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Section 4


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The mental and behavioral procedure an individual consumer goes through when learning about and purchasing a new product. It consists of five stages: knowledge, persuasion, decision, implementation, and confirmation.
Adoption process
Positioning map
A name, term, design, symbol, or any other feature that identifies the goods and services of one seller from those of other sellers.
A strategy by which an established brand name is applied to new products.
Brand extension
The stage in the new-product planning process that presents the consumer with a proposed product and measures attitudes and intentions at an early stage of the process.
Concept testing
Goods and services destined for the final consumer for personal, family, or household use.
Consumer products
Emphasize names of the products themselves and not manufacturer or reseller names.
Generic brands
Outlines the way in which the marketing mix is used to attract and satisfy the target market(s) and achieve an organization's goals.
Marketing Strategy
A consumer-oriented, market-driven, value-based, integrated, goal-oriented philosophy for a firm, institution, or person.
Marketing Concept
Encompasses the broad range of activities concerned with efficiently delivering raw materials, parts, semifinished items, and finished products to designated places, at designated times, and in proper condition.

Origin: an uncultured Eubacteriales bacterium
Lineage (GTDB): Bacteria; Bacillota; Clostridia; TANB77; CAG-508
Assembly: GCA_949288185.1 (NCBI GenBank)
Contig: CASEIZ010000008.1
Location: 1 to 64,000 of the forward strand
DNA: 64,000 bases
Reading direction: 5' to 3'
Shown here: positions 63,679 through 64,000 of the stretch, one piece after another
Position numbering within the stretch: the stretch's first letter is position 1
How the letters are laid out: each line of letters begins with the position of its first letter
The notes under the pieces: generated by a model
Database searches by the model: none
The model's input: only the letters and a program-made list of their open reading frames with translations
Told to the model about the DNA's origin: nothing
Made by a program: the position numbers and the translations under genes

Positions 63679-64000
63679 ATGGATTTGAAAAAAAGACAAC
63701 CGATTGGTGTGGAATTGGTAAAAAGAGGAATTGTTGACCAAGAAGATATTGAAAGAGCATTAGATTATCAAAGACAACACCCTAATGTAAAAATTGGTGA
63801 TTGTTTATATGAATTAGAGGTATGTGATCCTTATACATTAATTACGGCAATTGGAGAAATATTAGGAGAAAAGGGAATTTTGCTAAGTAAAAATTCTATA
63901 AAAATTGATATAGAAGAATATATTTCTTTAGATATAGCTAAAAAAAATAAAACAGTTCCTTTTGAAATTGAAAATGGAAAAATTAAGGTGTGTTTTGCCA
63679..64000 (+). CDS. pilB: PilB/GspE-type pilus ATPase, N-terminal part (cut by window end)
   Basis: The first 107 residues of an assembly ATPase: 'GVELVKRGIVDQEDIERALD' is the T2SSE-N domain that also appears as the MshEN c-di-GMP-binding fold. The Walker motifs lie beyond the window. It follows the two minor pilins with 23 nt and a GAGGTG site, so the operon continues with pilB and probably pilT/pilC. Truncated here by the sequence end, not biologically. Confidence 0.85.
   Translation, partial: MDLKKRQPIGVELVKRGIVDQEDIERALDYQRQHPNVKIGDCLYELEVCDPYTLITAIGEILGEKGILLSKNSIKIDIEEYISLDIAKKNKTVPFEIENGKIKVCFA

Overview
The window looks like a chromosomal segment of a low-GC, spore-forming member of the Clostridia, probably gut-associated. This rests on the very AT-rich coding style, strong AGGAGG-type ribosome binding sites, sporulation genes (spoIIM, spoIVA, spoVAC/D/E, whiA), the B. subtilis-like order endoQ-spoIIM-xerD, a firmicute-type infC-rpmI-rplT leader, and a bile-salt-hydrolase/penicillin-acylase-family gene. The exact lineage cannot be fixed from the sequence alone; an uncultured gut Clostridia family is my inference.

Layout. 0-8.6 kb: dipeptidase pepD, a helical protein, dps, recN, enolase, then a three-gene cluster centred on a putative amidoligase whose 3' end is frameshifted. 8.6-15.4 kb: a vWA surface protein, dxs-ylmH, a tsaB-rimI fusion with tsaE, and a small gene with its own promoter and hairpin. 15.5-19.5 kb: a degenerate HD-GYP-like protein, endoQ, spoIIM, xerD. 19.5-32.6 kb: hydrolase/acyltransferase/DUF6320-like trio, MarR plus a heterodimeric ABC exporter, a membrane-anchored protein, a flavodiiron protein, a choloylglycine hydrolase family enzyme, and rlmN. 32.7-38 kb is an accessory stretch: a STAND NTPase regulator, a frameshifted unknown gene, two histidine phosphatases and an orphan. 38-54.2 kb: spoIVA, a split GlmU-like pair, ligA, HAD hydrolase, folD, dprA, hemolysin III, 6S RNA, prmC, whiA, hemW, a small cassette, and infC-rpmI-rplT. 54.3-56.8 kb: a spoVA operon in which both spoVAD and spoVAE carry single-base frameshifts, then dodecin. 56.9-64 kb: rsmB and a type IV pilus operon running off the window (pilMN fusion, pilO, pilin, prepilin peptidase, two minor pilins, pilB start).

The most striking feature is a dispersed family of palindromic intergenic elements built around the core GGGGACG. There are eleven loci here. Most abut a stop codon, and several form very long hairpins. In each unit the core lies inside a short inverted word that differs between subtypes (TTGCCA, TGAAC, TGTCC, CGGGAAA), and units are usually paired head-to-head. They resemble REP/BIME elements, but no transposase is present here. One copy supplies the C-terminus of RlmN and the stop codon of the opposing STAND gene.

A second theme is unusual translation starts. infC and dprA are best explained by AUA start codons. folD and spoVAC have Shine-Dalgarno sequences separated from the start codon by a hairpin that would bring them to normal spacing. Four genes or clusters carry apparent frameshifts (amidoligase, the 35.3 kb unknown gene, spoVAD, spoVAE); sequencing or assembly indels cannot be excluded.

Physical distribution
Use names designated by their resellers, usually wholesalers or retailers, and account for sizable U.S. revenues in many product categories. Resellers have more exclusive rights for these brands, and are more responsible for distribution and larger purch
Private label
A bundle of attributes capable of exchange or use, usually a mix of tangible and intangible forms. It may be an idea, a physical entity, or a service, or any combination of the three.
A concept that attempts to describe a product's sales, competitors, profits, customers, and marketing emphasis from its beginning until it is removed from the market. It is divided into introduction, growth, maturity, and decline stages.
Product life cycle
The distribution activities of accumulation, allocation, sorting, and assorting. Through this process, intermediaries can resolve the differences in the goals of manufacturers and consumers.
Sorting Process
The bundle of tangible and intangible product attributes that are actually provided to consumers through a value chain and its related value delivery chain.
Total product
purchased routinely or with very little shopping effort
Convenience product
product bought all the time, on a regular basis
Staple product
products that ones uses a moderate amount of effort
Shopping product
one accepts no substitutes
Specialty product
products people generally don't see
Unsought product
didn't originally decide to do this, price sensitive, found at checkout counters
Impulse product
facilities and equipment in which you turn inputs into outputs, never wears out
used up in turning inputs to outputs
Accessory equipment
things purchased to help you do business, no relation to inputs and outputs
Business Supplies
people that you hire to do something for you
Business service
take off and put back on, no destruction
Component part
no further processing, destruction if taken off
Component material

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